I am a Democrat.

No, really. Seriously. Ever since 1972, fercryingoutloud. Thirty years with a D next to my name. Thirty years of third-class mail from everyone from George McGovern to Paul Wellstone, a range which is even narrower than it sounds.

So what did I think of the election? We had it coming.

And it wasn't that hard to see it coming, even two years ago, when Al Gore, given every opportunity to look like a statesman in the infamous Florida debacle, decided it was better to look like an opportunist. How hard would it have been to ask for a recount of the entire state? But no, let's just count the counties which are most likely to fall our way. I don't remember any configuration of the Supreme Court in the last three decades which would have swallowed this line.

And then there were the slogans: "Selected, Not Elected"; "Commander-in-Thief". From people who visibly chafed when someone had the temerity to mock Bill Clinton, yet. George W. Bush was ridiculed as the second coming of J. Danforth Quayle. Verbal articulateness and intelligence were conflated, one mistaken for the other, when in fact they have a nodding acquaintance at best. You think you're smarter than Dubya? Send me a copy of your MBA grades from Harvard.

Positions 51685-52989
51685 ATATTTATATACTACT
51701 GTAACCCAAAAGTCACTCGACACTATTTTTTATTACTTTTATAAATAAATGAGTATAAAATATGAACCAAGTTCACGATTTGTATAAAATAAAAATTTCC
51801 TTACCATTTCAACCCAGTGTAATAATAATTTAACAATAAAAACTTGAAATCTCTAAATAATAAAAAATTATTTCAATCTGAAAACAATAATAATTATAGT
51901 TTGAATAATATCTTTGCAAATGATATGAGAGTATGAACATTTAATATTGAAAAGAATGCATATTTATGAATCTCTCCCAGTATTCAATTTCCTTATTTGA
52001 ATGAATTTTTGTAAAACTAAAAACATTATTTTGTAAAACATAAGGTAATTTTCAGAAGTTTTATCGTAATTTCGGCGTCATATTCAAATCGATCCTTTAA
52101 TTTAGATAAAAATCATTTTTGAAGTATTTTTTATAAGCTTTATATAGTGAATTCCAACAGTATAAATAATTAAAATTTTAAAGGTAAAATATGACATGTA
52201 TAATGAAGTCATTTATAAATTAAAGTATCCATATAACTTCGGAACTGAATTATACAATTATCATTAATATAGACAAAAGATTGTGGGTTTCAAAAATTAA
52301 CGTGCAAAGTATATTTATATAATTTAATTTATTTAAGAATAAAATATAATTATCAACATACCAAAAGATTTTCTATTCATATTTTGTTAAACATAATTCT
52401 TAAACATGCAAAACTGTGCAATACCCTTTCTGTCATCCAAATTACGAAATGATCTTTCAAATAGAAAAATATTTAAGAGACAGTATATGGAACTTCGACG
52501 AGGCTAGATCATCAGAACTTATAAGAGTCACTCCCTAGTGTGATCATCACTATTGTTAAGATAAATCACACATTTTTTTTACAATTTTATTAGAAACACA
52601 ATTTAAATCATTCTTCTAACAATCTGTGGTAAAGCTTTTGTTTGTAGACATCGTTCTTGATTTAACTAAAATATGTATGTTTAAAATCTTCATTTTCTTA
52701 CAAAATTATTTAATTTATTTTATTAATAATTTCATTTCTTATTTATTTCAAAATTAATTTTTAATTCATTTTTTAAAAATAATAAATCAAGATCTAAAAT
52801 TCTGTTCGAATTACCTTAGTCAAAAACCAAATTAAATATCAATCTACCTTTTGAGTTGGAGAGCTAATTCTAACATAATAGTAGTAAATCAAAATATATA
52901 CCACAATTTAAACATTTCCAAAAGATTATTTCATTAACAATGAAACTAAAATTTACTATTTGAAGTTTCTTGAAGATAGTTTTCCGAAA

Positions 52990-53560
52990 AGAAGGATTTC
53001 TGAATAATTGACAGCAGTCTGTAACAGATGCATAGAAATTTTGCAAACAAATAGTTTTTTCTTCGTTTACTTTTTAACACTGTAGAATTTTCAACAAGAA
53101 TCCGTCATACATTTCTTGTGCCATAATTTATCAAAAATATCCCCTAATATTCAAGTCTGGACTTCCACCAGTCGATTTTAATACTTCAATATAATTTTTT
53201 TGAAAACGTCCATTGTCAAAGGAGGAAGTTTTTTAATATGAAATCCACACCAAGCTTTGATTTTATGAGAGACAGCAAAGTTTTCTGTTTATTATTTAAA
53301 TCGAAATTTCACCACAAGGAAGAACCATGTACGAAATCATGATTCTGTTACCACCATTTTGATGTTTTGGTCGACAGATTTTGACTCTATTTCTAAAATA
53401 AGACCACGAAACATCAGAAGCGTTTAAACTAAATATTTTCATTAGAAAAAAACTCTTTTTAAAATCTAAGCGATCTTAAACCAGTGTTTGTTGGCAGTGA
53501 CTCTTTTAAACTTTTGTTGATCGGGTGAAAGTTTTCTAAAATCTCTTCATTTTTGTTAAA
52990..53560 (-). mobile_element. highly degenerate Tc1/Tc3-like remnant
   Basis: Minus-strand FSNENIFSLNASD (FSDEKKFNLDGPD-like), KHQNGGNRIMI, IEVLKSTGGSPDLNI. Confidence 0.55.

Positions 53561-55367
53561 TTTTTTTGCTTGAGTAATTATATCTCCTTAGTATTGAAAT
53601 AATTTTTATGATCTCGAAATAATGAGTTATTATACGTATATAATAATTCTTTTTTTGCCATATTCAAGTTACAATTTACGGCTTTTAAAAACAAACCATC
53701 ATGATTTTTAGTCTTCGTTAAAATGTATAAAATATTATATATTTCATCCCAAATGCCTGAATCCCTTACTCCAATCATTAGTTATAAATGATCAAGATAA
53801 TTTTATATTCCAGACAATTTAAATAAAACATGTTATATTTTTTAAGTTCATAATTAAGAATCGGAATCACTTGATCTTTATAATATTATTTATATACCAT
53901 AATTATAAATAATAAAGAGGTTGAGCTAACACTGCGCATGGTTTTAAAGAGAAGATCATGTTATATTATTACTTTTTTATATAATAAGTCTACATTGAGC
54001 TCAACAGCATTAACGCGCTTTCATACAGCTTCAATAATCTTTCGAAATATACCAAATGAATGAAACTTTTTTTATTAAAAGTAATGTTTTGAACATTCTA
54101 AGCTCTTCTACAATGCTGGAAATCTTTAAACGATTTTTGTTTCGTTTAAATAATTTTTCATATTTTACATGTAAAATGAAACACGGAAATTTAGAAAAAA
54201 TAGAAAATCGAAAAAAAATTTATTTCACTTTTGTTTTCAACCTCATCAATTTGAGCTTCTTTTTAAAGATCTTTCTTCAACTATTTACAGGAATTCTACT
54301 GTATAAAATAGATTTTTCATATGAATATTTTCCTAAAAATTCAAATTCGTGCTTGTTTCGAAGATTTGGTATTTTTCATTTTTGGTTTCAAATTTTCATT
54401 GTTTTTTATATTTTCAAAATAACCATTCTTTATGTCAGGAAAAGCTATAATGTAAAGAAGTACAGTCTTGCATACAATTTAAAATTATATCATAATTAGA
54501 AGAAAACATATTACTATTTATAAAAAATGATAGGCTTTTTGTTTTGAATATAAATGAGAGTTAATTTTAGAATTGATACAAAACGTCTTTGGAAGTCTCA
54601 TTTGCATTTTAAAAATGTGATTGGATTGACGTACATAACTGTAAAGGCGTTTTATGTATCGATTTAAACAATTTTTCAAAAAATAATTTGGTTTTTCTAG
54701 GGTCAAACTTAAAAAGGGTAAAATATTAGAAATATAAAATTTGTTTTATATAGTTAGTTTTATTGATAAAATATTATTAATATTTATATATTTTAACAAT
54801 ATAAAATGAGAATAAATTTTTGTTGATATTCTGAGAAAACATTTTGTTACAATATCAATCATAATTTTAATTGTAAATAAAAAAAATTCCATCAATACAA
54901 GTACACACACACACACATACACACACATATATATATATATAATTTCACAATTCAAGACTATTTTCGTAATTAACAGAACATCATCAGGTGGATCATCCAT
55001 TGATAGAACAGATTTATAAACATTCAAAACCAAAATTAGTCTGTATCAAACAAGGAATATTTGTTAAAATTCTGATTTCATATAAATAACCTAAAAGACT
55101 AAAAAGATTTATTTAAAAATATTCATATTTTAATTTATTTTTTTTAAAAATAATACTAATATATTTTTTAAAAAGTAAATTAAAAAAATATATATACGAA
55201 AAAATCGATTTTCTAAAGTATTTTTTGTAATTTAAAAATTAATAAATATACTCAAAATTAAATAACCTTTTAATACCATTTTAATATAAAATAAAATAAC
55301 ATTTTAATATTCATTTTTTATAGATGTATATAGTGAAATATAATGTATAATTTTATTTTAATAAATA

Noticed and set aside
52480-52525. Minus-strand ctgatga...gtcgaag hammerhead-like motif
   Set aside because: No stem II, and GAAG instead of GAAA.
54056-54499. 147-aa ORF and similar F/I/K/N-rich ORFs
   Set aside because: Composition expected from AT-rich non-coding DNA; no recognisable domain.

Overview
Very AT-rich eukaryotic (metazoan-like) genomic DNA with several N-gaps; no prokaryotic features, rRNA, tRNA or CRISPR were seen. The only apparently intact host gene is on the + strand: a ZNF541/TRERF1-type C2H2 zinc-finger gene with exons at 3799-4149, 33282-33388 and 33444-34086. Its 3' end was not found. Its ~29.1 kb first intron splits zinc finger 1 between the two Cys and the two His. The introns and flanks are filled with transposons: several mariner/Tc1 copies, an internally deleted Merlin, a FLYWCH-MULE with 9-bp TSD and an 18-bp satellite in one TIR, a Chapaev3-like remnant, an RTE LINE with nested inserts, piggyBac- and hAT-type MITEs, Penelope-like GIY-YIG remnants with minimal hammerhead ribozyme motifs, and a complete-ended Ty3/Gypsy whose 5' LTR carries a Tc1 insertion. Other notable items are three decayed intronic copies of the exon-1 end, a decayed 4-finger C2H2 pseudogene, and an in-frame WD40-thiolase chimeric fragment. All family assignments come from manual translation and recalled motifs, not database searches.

"He has no mandate," it was said of Bush the Younger at the end of 2000. How much of a mandate did Bill Clinton have in 1992, with 43 percent of the popular vote? The Republicans picked up about 53 percent of this year's votes for Congress and governorships; do they have a mandate yet?

And where are the Democratic candidates of the future? Do they even exist? In two Senatorial races, the Democratic Party made last-minute substitutions; the average age of the substitutes was seventy-six years. Are we supposed to be waiting for Strom Thurmond to come home after all those years?

I am a Democrat. Still. I don't regret it — today, anyway. But the guys at the top of the party hierarchy can be construed as "leaders" only in the sense that they're spliced to the front of the reel; they've learned nothing in the last two years. And if they learn nothing in the next two years, the nation's oldest political party will be on its deathbed, still wondering why.

And finally, for the benefit of certain individuals, many of whom claim membership in the Democratic Party, calling themselves "progressive" or some other questionable term, a word about Marx: if he wasn't in Duck Soup, eschew him.

The Vent

#316
9 November 2002

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 Copyright © 2002 by Charles G. Hill